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The excuses we give for not treating our incontinence and tips for overcoming them. For many of us, leaking (aka peeing our pants unintentionally) when we sneeze, cough, giggle, jump, or exercise (pretty much just enjoying and living our lives) has become an acceptable norm. It’s part of being a woman and a mother, right? When lucky enough to feel the possibility of a leak, we take the preemptive step of crossing our legs, but at less fortunate moments, we quietly hope the leaking aftermath can be managed with the absorption power of a bundle of stiff toilet paper from the nearest public bathroom.
It is important that your primary healthcare provider (physician, nurse practitioner, physician assistant) know about everything that has to do with your body, your health and how you feel.
What is Urinary Incontinence? Urinary incontinence refers to accidental leakage of urine. There are several types of urinary incontinence including stress, urge, mixed and functional incontinence.
What is Pelvic Pain? Pelvic pain is described as an aching or burning pain in the lower abdomen, pelvis, or perineum. The cause of pelvic pain can be complex, and the symptoms often fluctuate, making a diagnosis difficult. Both men and women can be affected, however women are most often impacted. If left untreated, pelvic pain can persist and negatively impact daily function and quality of life.
What is Osteoporosis? Osteoporosis is a condition characterized by decreased density and structure of bones, causing bones to become weak or brittle. These changes increase a person’s risk for breaking a bone. The lower one’s bone density, the greater the risk of fracture. Osteoporosis is a silent disease, meaning people are often unaware of these bony changes until after they break a bone. The spine, hip and wrist are the most common bones to fracture. These fractures impact a person’s mobility, functional independence, reduce height, and cause pain.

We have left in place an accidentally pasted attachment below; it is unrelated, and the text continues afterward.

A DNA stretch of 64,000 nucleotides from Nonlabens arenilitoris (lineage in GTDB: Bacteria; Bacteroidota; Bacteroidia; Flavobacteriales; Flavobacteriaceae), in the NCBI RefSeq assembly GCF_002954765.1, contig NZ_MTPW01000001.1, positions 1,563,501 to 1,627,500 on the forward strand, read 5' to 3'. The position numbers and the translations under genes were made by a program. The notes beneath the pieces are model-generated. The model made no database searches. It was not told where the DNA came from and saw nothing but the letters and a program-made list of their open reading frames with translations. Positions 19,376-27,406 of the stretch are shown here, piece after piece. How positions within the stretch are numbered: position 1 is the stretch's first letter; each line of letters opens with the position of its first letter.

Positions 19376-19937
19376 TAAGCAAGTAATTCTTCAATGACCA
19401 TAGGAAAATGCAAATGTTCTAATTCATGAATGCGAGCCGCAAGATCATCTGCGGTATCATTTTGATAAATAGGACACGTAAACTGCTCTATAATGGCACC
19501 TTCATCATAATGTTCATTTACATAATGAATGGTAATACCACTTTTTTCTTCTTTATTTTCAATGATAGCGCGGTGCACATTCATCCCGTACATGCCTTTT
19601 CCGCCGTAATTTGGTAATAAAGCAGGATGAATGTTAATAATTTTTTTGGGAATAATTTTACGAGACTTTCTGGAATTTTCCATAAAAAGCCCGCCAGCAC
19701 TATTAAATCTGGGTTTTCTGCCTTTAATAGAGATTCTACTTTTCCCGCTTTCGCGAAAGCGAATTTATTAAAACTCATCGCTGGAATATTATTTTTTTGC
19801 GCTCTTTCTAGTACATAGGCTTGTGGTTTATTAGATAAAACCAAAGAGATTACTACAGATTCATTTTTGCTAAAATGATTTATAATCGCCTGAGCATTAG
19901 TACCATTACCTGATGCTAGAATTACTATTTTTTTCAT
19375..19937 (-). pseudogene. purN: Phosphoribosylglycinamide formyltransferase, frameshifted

What musculoskeletal issues are common during pregnancy and after childbirth? Pregnancy and postpartum are times of great change for a woman - physically, emotionally, and hormonally. As the fetus grows during pregnancy, the musculoskeletal system is challenged by altered posture, muscle imbalances, and changes in spinal mobility. These changes may cause pain, difficulty with balance, and reduced activity. In the postpartum phase, physical changes experienced during pregnancy, childbirth, and caring for a newborn may result in joint, nerve and/or muscle strain.
What is a “Kegel” exercise? A Kegel is a contraction of your pelvic floor muscles and is more accurately called a “pelvic floor muscle contraction” or “pelvic muscle exercise”. Performing a pelvic floor muscle contraction (Kegel) can assist with bladder and bowel control, since these muscles support the bladder, bowels, uterus, and rectum.
A Physical Therapist (PT) with specialized training in pelvic floor muscle dysfunction will perform a detailed evaluation in a private setting during your first visit. This will include understanding your general medical history, history related to your current condition, stress level, preferred activities and lifestyle, and your desired goals. You’ll be asked questions about your eating, drinking, and bathroom habits.
Choosing to participate in physical therapy, or specialized (pelvic, obstetric, lymphedema) physical therapy, can seem like a daunting experience. Discussing personal and sensitive topics such as pelvic pain, along with bladder, bowel, and/or sexual concerns, can be difficult. Establishing open lines of communication with your physical therapist is essential for successful treatment. Knowing the right questions to ask can help you gain trust and determine if a particular therapist is a good fit for you. Consider asking the following questions to help make an informed decision when deciding on a healthcare provider.
What is Lymphedema? Lymphedema is a condition in which the lymphatic system of the body is unable to properly transport lymph fluid from the tissue spaces back to the blood stream, leading to swelling in the limbs, trunk, genitalia, head, neck, or anywhere there is lymphatic tissue. Protein-rich lymphatic fluid is different than typical edema or swelling and can only be drained by the lymphatic vessels. Because lymphedema is often mechanical in nature (meaning the structure of the lymphatic system is compromised), lymphedema is a life-long condition. Finding and addressing lymphedema early helps ensure faster, more successful outcomes. However, individuals with chronic lymphedema can also benefit significantly from physical therapy interventions. There is no cure, but the condition can be managed successfully.